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Month: September 2007

Dawn of the pronounced dead

Okay, so this is the worst pun ever, but the good news is that as of yesterday NASAs Dawn Mission is on it’s way. Dawn is a mission to the asteroid belt and more specifically to Vesta and Ceres, two really, really huge rocks in space ( 500 km / 1000 km across) that feature in many science fiction novels as the most likely place for human habitats in the asteroid belt. Oh, and I guess they are of some scientific interest, too. Dawn had been effectivly canceled, was reinstated, then delayed – NASA has a problem with its science budget (I don’t follow american fiscal politics that closely but it would seem that the overall budget woes are due to governmental pressure while the unwise distribution of the remaining funds is a self inflicted problem, but what do I know) – so it’s some relief that things finally got going.

So on the following pages you will find the really interesting stuff about the dawn mission:

My heart really belongs to manned space exploration, but I have to admit that at the moment unmanned probes provide better bang for the buck. And I’m really looking forward to learn more about the asteroid belt and Ceres and Vesta.

    A Problem with Javascript libraries

    A couple of days ago thelist – the mailing list of the evolt web developer community – had a short discussion about javascript libs (like e.g. jquery). Do they help with coding or not – i.e. do they help you to become an actual programmer or are they a simple way to do nifty stuff that you don’t actually understand?

    I couldn’t contribute to the discussion, but still I’d like to mention here one of my problems with libraries. I often take over maintenance for sites that have been deserted by their original programmers, and usually when one of these web geniuses spontaneously combusts he burns with him all documentation. One of the sure signs of a web prodigy is that comments in the frontend code usually fail to tell anything useful. Instead I find little essays on why “Javascript sucks”, which is why they have used this amazing library (usually nebulous 0.1 or the promiscuous 0.0.5 pre-alpha) that allows for otherwise unsurmountable tasks like adding a rollover to an image or toggle display of a named element (and even if they used one of the better known scripting frameworks there are still at least a ten or twelve to choose from). So instead of programming in the one language javascript, which I by and by get the hang of (mostly due to Christian Heilmanns excellent book and web site) I suddenly have to look up documentation for a dozen or so libraries. And sometimes I wonder why my predecessors bothered at all to include a couple of hundred kb worth of Javascript when they then decided to rather use some method they’d concocted themself.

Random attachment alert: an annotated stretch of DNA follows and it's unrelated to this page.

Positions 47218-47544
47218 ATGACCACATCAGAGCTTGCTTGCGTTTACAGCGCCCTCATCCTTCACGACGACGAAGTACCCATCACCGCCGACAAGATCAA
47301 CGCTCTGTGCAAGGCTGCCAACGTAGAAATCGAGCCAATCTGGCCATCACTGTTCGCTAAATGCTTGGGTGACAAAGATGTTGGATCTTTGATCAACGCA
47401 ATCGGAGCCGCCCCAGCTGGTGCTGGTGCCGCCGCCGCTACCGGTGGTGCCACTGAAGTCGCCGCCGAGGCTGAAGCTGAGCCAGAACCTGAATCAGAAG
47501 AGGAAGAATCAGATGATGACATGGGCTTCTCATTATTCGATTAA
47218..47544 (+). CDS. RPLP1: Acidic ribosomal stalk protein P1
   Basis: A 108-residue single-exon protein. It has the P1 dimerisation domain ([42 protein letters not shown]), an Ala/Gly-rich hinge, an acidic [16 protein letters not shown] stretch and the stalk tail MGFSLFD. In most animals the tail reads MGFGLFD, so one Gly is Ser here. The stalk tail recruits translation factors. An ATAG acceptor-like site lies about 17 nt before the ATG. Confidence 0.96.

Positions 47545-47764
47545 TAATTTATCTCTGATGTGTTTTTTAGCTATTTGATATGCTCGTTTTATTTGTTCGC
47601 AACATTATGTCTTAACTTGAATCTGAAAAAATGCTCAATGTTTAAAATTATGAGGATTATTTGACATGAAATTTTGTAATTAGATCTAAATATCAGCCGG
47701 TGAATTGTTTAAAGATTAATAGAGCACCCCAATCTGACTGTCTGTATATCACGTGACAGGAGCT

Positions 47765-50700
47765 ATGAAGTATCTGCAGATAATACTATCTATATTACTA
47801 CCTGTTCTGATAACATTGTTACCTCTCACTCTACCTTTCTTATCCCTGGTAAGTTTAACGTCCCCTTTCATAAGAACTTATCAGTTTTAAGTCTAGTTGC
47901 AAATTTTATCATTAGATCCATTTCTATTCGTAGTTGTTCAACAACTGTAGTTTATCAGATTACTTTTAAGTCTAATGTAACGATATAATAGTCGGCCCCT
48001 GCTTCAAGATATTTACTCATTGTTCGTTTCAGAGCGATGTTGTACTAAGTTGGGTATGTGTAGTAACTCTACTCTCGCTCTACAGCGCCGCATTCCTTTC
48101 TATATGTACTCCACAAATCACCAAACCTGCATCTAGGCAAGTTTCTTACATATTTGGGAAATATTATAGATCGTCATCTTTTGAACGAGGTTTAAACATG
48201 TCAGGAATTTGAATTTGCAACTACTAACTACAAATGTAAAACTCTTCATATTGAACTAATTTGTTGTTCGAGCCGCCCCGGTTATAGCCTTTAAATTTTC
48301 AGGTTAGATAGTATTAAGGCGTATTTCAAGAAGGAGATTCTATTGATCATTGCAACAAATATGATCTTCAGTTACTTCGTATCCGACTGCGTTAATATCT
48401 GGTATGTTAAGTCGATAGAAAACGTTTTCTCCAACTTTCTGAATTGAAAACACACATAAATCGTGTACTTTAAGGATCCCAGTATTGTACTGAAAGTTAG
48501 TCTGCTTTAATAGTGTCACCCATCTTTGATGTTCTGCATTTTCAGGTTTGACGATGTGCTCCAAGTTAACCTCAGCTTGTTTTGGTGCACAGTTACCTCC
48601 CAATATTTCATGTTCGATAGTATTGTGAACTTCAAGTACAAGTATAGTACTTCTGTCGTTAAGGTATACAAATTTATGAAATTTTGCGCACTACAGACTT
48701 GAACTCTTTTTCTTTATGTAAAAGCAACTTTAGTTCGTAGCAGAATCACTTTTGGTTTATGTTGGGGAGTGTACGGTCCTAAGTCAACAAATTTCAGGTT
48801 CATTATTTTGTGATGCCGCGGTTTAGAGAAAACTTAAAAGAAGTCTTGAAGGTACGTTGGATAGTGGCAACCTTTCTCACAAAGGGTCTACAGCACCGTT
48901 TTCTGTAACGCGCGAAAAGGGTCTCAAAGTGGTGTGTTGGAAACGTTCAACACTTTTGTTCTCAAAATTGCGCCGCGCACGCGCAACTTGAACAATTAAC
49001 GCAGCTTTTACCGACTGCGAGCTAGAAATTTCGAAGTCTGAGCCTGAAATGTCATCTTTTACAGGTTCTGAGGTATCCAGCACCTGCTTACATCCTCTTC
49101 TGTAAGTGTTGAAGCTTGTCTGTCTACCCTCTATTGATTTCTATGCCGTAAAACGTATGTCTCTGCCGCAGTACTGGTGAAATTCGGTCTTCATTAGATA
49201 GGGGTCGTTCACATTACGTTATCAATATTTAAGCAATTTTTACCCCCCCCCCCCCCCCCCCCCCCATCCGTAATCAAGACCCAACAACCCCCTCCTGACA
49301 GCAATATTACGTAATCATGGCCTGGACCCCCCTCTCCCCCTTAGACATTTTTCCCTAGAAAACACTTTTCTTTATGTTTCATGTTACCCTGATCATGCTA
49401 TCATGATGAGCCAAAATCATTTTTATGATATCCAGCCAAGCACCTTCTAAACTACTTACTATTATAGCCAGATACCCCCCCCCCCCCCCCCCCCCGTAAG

This is of course not an argument against libraries – I think by now it would be somewhat insane to built a Rich Interface Application without a javascript framework – but I still have to say that the purpose of libraries is often defeated at my end, when simple Javascript would be much easier to understand and maintain.

    My suggestion would be not to use libs for the more mundane tasks but rather small, well documented scripts, never to include a library (or worse, multiple libraries) just because it has one effect that you particularly like and, if you can’t help to use a library then to actually use it and not replace parts of it with your own functions.

    And if you are interested in Javascript your really should visit Chris Heilmanns web page wait-till-i.com (it feels a bit strange to advertise for him, since he’s some kind of web guru and I’m a goofball from Berlin, but still). While many people still look at JS as something that is slapped on top of a web page he sees it as a regular programming task, which means that the task at hand gets analyzed step by step before he starts writing code. I tried it and was amazed how much time you can save by taking the long way round.

      My famous (well, sort of) friends

      I’m almost cured, and will resume work soon.  In the meantime I might as well do a bit of advertising for two friends who managed to get some of their stuff published:

      Jakob has a short story in an anthology published by the german Wurdack Verlag. And Nadja Sennewald – already an established writer – has a new book out, Alien Gender, an Analysis of depiction of gender in TV Science Ficion Series. If you read german and are interested in SciFi and gender politics this might be for you.

        Happy Birthday Voyager

        Voyager 1 was launched Sept. 5, 1977 atop a Titan rocket with a Centaur-6 upper stage. Still operational for 30 years, Voyager 1 is more than 103.2 astronomical units away from the Sun.

        Info at Wired: http://www.wired.com/science/space/multimedia/2007/09/gallery_voyager_30

        A mission that was supposed to last just five years is celebrating its 30th anniversary this fall. Scientists continue to receive data from the Voyager 1 and 2 spacecraft as they approach interstellar space.

        Info at NASA: http://www.nasa.gov/mission_pages/voyager/voyagerf-20070905.html

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